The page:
DeSoto Cab may soon enter the disruption business.
The taxi company, one of San Francisco’s largest, may exploit the same “loopholes in the regulatory process” that allow Uber and Lyft to exist and thrive, according to the San Francisco Examiner.
Hansu Kim, president of DeSoto, says that his 204-vehicle fleet, part of the 2,000 or so regulated and permitted taxis in San Francisco, is “bleeding money” — thanks to the “different” rules that apply to taxis and to Uber and Lyft.
For example: the transportation network companies — the fancy name for what the so-called “ride-share” companies do — don’t have “taxicab medallions” from the city, a requirement that costs DeSoto $5.4 million a year, the newspaper reported.
If DeSoto switched to a “charter-party carrier” license, or TCP, they’d be able to do the same thing as Uber and Lyft — and spend much less money in order to do it.
Kim is sanguine about his chances against the ride-share giants: ” Given the same rules, I’ll beat them all day long,” he told the newspaper.
That way, he could compete with the “ride-share” companies — and still provide a regulated product.
More Than 30 Maryland Cab Companies Suing Uber
More than 30 Maryland cab companies are suing Uber, saying the company is hampering their ability to do business.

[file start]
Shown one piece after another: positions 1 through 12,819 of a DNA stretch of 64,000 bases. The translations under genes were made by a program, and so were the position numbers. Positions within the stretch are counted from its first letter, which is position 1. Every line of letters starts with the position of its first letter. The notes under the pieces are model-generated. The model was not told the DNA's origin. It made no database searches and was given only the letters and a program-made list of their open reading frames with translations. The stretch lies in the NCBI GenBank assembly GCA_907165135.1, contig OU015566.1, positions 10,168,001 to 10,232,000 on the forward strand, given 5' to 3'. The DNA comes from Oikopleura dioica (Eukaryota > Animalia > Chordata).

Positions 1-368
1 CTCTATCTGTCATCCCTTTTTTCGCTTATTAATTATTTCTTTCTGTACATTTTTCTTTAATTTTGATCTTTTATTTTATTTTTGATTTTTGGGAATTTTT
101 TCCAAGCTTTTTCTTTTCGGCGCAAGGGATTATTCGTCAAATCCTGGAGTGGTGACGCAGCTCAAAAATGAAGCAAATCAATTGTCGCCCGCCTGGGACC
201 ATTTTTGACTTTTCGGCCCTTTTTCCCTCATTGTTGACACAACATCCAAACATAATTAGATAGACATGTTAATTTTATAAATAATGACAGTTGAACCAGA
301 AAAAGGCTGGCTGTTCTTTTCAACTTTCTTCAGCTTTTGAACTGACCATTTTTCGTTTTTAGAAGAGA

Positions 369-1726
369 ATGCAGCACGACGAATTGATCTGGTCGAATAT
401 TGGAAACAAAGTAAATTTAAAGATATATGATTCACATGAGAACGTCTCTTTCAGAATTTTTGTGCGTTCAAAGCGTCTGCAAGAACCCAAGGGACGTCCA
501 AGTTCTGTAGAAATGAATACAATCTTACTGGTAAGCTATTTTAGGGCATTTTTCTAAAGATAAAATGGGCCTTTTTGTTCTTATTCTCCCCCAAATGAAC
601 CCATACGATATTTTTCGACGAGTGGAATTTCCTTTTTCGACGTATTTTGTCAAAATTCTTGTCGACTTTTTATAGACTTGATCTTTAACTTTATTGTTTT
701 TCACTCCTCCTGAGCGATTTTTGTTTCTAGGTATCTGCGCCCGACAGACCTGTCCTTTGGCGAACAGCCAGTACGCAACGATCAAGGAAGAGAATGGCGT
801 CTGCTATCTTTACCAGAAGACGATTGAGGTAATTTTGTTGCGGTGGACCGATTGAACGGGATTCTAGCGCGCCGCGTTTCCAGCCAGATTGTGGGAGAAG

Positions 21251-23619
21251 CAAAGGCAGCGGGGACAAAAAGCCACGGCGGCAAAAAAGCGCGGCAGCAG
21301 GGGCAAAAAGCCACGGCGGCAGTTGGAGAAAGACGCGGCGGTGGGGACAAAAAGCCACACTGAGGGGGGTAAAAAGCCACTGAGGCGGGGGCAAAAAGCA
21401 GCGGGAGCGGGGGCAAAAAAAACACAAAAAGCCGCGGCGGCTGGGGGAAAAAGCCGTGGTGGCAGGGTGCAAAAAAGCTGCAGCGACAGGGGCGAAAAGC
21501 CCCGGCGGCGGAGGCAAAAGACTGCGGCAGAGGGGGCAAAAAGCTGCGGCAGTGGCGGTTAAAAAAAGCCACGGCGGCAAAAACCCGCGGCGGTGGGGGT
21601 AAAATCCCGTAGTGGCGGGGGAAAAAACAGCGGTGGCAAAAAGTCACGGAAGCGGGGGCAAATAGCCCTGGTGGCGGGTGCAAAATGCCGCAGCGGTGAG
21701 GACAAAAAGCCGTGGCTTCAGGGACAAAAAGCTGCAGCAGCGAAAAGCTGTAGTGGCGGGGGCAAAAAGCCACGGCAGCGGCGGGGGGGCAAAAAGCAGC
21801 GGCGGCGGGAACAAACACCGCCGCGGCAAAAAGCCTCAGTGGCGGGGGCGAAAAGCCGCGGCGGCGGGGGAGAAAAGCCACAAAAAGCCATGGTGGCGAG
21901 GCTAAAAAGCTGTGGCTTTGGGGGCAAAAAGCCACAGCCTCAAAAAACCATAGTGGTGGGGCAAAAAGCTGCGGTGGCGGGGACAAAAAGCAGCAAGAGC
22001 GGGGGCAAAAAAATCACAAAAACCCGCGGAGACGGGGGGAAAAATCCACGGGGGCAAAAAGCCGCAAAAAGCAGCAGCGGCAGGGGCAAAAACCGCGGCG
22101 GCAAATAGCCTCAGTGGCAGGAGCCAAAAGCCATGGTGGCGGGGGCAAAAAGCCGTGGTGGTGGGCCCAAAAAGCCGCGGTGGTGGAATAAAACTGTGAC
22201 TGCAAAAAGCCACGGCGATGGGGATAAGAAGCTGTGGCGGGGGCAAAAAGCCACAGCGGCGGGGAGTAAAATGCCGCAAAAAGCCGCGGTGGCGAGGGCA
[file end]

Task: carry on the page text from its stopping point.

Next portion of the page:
The lawsuit was filed Thursday in Baltimore Circuit Court, reported the Baltimore Sun. The lawsuit claims Uber’s surge-pricing model is similar to price fixing, and the car service is creating an unfair marketplace.
Taxi companies have begun to fight Uber, a popular ride-sharing company that uses an app to summon rides.
In D.C., taxis affiliated with the D.C. Taxi Operators Association closed down Pennsylvania Avenue last month in a protest against Uber that gridlocked traffic.
Virginia has barred Uber from operating in the state, and in San Francisco, the head of one of the oldest cab companies in the city has said that:
“traditional taxis may not survive 18 months in the face of competition from Uber.”
Maryland has become a new battlefront for the dispute, with cab companies lobbying against proposals to regulate Uber differently than cab companies.
The cab companies claim that services like Uber aren’t regulated the same way that taxis are. Uber has countered that the ride-sharing model isn’t a taxi service, and pointed to the consumer demand for the product.
Two of the companies that sued in Maryland — Barwood Tax and Sun Cab — are based in Montgomery County.
An Uber spokesperson says it’s too early to comment on this lawsuit, but the company will defend itself if it has to.
Literally thousands of perfectly good London Taxis, with many more years service left in them, with better emissions than current models are being taken off the road, under the Mayors unlawful 15 year age limit scheme.
The fact is, it’s a requirement of Public Law that the decisions of the Mayor and TFL are evidenced based.